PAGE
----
“I realized that flower arranging was something that had a craft aspect, a learned technique and patterns,” Gaffney says. “It was something I could do and I didn’t have to be the most artistic person because it’s all technique.”

In fact, the majority of successful floral designs are based on one of 24 repetitive design patterns that occur again and again, no matter what the flowers, the design or the occasion, Gaffney says. Master those patterns and instant design expertise follows.

“There is very little creativity involved in our jobs,” Gaffney says. “Anyone can do this. That’s why my students never fail.”

The schools, which began in Milwaukee in 2003, grew out of repeated requests by garden clubs and other groups for lessons in floral design. His very first class, boosted by a full-page advance article in a local newspaper, was an immediate success.

“I had a sold-out crowd,” he says. “My only problem was that I didn’t have enough chairs. My friend said that was a nice problem to have.”

Schools were added in different cities at the rate of one per year. Gaffney’s biggest surprise was the kind of students who crowded his classes.

“I thought I was going to have groups of bored housewives wanting to make floral arrangements for dinner parties,” he says. “But I routinely got professionals who were tired of their jobs and said, ‘Now it’s time to do something I really want to do.’”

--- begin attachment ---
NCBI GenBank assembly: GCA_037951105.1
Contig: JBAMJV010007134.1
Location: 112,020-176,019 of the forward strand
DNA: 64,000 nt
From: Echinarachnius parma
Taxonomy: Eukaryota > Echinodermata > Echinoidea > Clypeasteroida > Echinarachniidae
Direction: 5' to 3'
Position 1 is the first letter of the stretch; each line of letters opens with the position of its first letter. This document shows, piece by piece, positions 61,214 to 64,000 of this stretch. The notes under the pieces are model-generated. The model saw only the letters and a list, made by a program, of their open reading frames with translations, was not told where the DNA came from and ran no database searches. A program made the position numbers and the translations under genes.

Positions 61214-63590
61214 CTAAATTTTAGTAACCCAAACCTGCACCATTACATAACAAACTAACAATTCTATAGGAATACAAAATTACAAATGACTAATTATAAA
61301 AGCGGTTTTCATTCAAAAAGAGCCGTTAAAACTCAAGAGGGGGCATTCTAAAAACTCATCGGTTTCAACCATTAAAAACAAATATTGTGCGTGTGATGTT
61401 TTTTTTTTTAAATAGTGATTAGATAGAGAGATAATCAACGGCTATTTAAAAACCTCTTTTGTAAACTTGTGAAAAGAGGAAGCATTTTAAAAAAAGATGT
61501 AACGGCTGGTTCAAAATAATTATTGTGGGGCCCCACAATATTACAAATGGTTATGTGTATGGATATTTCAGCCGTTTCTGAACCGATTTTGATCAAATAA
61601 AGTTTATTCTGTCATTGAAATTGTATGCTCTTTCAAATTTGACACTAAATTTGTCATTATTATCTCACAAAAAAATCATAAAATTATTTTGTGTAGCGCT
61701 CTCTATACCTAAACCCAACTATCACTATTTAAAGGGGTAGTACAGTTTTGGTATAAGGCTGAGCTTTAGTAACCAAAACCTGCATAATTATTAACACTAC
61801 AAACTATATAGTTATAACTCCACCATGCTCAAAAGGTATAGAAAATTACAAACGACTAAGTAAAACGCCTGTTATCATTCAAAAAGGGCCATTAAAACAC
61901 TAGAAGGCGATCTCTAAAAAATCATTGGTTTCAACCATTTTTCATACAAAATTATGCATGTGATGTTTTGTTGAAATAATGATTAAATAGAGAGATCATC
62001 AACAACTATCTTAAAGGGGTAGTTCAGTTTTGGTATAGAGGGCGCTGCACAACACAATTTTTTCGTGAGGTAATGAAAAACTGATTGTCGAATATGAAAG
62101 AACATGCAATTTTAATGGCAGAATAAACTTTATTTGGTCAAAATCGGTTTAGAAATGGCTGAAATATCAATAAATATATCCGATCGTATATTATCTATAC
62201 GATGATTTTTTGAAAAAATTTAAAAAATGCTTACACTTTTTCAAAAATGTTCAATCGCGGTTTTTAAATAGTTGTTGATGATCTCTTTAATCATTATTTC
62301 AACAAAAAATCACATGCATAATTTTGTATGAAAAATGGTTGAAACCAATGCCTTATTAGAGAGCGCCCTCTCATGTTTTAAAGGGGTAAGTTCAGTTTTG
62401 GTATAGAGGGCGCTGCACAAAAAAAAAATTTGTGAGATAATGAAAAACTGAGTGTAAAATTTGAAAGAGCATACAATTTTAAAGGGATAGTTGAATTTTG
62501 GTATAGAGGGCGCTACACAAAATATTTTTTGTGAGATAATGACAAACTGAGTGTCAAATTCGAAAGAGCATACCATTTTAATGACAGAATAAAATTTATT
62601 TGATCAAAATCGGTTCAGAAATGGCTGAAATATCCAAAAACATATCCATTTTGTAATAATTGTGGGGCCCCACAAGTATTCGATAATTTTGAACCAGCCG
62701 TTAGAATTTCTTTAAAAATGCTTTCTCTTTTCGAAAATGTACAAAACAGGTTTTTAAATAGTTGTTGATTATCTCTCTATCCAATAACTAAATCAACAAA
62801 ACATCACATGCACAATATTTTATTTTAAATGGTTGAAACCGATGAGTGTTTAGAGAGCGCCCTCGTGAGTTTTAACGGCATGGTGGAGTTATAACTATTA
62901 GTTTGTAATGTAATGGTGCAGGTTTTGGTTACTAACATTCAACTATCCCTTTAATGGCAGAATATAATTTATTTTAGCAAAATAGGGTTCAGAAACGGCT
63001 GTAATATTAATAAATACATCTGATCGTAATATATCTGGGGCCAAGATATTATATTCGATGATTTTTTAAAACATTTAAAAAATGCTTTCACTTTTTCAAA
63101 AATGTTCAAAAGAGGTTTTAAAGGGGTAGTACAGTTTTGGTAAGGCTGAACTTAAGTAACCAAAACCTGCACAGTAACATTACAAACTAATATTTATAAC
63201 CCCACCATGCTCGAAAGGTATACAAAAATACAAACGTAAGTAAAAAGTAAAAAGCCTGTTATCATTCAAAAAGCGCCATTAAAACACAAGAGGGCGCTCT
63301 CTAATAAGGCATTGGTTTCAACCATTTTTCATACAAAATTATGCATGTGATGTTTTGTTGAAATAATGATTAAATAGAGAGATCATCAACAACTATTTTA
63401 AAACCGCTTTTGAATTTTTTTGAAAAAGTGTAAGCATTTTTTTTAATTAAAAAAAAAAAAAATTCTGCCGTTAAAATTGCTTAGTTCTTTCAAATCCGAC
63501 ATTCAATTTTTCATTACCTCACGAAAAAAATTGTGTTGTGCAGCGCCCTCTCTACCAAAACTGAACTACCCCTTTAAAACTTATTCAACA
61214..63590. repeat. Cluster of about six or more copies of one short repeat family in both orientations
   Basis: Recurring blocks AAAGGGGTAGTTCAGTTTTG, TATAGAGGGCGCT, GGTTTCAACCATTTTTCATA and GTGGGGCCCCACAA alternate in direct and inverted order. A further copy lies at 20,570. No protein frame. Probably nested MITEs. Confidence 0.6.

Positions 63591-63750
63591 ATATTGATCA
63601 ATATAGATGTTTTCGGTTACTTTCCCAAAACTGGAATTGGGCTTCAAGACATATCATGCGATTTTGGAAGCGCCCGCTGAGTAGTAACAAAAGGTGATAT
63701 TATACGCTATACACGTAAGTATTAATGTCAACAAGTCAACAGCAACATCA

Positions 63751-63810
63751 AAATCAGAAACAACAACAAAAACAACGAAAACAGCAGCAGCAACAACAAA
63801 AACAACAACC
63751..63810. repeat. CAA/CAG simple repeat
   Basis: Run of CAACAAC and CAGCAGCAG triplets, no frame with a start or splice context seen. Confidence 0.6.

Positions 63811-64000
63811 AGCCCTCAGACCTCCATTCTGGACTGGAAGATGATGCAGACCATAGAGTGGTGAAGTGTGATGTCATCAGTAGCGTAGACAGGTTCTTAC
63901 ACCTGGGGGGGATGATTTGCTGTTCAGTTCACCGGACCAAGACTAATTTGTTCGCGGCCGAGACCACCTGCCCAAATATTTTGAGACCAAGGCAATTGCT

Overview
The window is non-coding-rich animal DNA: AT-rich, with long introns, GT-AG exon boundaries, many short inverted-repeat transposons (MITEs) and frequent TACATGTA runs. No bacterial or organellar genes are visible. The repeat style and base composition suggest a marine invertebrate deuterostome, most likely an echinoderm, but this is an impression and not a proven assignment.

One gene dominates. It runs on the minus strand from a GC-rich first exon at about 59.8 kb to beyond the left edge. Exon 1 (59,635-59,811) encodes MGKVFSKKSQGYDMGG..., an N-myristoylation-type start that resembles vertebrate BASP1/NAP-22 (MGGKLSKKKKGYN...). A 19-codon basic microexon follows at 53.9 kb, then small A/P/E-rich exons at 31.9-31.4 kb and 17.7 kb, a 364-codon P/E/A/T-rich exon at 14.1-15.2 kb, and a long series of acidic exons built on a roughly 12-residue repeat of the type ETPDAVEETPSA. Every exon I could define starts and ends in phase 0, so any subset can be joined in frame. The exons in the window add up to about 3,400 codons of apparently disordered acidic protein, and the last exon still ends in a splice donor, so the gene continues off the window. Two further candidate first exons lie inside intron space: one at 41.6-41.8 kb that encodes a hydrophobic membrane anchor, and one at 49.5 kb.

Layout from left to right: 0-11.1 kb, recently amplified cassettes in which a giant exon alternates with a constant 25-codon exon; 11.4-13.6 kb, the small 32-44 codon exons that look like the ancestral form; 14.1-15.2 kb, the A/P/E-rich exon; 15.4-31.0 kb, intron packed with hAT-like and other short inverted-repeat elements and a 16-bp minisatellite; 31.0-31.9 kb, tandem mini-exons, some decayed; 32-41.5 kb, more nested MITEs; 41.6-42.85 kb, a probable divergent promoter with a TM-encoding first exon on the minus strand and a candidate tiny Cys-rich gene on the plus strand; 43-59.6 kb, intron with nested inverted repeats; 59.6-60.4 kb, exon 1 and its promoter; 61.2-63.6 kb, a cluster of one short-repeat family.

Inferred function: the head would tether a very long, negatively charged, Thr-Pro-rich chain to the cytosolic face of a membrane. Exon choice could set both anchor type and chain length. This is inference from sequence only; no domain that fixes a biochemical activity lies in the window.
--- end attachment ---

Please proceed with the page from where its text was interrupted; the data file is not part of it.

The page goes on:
Gaffney, whose home base is his school at 1718 N. First St., travels regularly to teach at each of his schools, including locations in Chicago, Minneapolis, San Francisco, San Diego, Los Angeles and Miami, as well as New York and Milwaukee. In June, he’ll appear at two different Hallmark Home & Garden Shows in L.A. to share the tricks of his trade.

Gaffney gets a thrill out of watching his students’ careers blossom. “My mother was a teacher and I have developed a real appreciation for it through what I do,” he says. “Teaching is an art form, a skill, a delicate walk in the park and a balancing act.”

Florist refuses flowers for same-sex wedding, makes free speech case